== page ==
By Devasena Inupakutika and Steve Crouch, Software Sustainability Institute.
The ability to add annotations is recognised as a good practice to enable collaboration around digital content. In a multimedia context, annotations prove to be important for effective search and organisation of document collections. Web-based multimedia annotation tool, Synote (Synchronised Annotation), meets the user need for making multimedia web resources such as podcasts, video lectures, and so on. It is also easier to access, search, manage and exploit through technologies that support creation of synchronised notes, bookmarks, tags, images and text captions. The Software Sustainability Institute is working with Yunjia Li, Synote developer (Research Fellow), and Mike Wald, Professor at the University of Southampton, to help them overcome the barriers to the commercialisation of their software by investigating their current development processes and infrastructure, and help them develop general practice guidelines for development and deployment, and writing automated web-user interface testing.
These days multimedia is technically easier to produce. Although, users can easily bookmark, search, link to, or tag the podcasts or video recordings that are available on the web,they can’t necessarily find or associate part of the recordings to their notes or resources—just as any book is difficult to use if it doesn’t have a contents page, an index or page numbers. The vast and growing amount of information and knowledge, i.e. available in multimedia format, have yet to achieve that level of interconnection and manipulation present for text format. Synote makes this possible by provisioning synchronised text captions and images with audio and video helping learners with disabilities or different learning styles and preferences.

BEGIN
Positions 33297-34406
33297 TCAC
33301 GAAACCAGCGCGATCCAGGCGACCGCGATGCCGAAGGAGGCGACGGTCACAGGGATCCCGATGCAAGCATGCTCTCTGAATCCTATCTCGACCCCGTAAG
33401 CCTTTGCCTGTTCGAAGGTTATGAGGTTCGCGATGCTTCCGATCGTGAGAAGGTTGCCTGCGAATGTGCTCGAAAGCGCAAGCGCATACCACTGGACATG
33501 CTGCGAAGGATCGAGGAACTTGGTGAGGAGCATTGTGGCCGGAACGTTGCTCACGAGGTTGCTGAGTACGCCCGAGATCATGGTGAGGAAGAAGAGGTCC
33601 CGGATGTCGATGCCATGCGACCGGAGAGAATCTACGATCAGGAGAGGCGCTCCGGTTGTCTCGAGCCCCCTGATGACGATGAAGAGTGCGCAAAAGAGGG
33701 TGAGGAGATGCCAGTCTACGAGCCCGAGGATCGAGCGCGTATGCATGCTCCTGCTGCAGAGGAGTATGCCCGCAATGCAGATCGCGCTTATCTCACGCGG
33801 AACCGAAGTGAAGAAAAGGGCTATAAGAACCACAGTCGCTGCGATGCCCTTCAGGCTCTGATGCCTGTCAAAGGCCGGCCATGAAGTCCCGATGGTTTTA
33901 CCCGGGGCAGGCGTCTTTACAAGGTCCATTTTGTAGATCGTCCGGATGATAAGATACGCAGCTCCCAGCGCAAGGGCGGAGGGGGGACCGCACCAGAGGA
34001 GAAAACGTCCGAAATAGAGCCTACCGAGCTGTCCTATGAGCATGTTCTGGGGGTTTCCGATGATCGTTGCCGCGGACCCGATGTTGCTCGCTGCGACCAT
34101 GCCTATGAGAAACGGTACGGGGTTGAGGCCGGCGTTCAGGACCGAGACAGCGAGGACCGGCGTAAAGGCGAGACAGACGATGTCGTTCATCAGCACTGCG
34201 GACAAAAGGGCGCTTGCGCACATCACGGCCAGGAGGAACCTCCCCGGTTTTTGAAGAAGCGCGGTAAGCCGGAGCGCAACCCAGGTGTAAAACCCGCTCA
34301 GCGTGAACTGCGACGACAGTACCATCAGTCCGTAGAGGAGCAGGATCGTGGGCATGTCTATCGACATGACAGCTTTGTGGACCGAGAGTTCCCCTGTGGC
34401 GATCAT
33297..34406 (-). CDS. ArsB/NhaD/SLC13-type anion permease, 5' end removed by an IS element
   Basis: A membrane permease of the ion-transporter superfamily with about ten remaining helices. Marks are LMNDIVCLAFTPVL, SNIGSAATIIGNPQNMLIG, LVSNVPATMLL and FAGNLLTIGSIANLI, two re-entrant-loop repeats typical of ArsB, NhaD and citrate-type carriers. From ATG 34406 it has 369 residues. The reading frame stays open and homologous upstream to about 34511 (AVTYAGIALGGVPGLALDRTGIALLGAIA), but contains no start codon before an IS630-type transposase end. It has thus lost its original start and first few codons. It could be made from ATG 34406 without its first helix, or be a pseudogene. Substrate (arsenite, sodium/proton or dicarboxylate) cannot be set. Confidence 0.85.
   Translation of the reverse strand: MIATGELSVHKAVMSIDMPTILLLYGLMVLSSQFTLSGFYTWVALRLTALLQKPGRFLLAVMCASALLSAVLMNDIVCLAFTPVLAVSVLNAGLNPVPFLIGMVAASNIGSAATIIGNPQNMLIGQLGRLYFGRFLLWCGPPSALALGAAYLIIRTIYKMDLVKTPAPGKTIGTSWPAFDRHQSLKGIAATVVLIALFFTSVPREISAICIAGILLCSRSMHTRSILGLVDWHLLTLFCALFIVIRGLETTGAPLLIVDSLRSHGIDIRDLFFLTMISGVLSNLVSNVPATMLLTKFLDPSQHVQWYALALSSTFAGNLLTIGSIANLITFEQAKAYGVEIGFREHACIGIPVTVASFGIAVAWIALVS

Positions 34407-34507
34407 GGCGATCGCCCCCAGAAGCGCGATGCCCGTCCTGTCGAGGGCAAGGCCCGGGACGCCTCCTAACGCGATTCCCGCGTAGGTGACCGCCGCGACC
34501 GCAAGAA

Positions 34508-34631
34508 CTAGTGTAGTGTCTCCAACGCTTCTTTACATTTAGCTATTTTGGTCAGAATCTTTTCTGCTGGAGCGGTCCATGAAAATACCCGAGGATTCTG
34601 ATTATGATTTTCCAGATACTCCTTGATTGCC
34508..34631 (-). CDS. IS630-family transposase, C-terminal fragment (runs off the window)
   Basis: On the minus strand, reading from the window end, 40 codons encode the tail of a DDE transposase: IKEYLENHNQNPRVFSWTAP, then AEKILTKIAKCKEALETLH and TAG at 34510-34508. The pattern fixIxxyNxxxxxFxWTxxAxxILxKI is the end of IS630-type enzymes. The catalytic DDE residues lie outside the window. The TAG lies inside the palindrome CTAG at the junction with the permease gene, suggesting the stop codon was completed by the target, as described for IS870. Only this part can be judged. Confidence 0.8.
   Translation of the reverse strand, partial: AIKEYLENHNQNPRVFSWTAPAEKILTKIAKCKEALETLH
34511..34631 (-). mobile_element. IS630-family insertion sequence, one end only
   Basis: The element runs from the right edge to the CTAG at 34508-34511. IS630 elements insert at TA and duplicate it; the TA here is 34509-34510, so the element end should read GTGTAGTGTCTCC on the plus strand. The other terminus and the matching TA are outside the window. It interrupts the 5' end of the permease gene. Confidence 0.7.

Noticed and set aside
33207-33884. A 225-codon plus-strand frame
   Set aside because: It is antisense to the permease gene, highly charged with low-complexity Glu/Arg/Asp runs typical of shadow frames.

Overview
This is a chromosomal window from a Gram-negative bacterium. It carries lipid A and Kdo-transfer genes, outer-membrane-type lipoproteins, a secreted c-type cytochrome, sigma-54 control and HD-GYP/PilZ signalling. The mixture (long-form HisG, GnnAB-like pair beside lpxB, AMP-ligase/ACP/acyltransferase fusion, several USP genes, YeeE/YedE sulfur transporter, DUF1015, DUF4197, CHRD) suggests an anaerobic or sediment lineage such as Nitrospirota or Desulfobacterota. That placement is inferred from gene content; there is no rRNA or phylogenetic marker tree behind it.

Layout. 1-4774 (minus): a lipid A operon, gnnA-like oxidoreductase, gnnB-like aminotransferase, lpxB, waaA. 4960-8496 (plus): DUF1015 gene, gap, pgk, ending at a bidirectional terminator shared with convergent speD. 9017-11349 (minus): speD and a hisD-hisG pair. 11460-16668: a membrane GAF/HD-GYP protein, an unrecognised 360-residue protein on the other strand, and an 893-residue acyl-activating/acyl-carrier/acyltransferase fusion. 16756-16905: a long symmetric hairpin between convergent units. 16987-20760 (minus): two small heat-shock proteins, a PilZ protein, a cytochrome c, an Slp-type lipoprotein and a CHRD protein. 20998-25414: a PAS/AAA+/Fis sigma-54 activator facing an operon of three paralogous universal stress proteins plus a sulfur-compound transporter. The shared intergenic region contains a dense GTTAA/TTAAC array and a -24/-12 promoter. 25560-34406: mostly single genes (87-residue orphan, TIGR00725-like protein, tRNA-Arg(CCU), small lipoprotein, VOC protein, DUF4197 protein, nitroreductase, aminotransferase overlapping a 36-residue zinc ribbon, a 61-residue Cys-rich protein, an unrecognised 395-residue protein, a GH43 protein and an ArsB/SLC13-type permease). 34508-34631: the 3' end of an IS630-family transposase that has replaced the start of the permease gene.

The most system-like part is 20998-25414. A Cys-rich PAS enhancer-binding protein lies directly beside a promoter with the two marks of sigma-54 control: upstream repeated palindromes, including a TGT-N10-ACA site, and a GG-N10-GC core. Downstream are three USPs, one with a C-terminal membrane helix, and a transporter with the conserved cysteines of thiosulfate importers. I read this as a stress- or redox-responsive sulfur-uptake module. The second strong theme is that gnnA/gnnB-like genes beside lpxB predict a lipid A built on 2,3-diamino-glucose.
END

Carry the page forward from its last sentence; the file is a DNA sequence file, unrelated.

Synote has a large user base at Southampton. It has been used for the past seven years. It is a successful software that has won the ICT Initiative of the Year Award and was a runner-up in the Individual Award category in the 2010 Association for Learning Technology (ALT) Learning Technologist of the Year Award. The team is keen in deploying and supporting Synote instances at other 23 UK universities. They plan to provide them with demonstrator and trial deployments once the system is tested. They have acknowledged that they require improvements to their testing procedures, development and deployment processes to reach out to a wider community and operate at this scale.
The Software Sustainability Institute is working with the Synote team initially by reviewing the existing development, deployment and testing processes to start with and then by providing guidelines and quality assurance to improve these aspects. The work would help to identify and resolve any issues with Synote’s deployment across these stakeholder institutions at an earlier stage. This would make its uptake faster and allow the team to proceed more rapidly with these deployments, enabling the team to look forward supporting deployments at more institutions.
The Institute’s work will benefit a large number of institutions which are planning to use Synote for educational teaching purposes, and it addresses its goal of providing training in good practices for software development.
For more details, please see our who do we work with page or the experiment deployment of Synote on Amazon Web Services (AWS).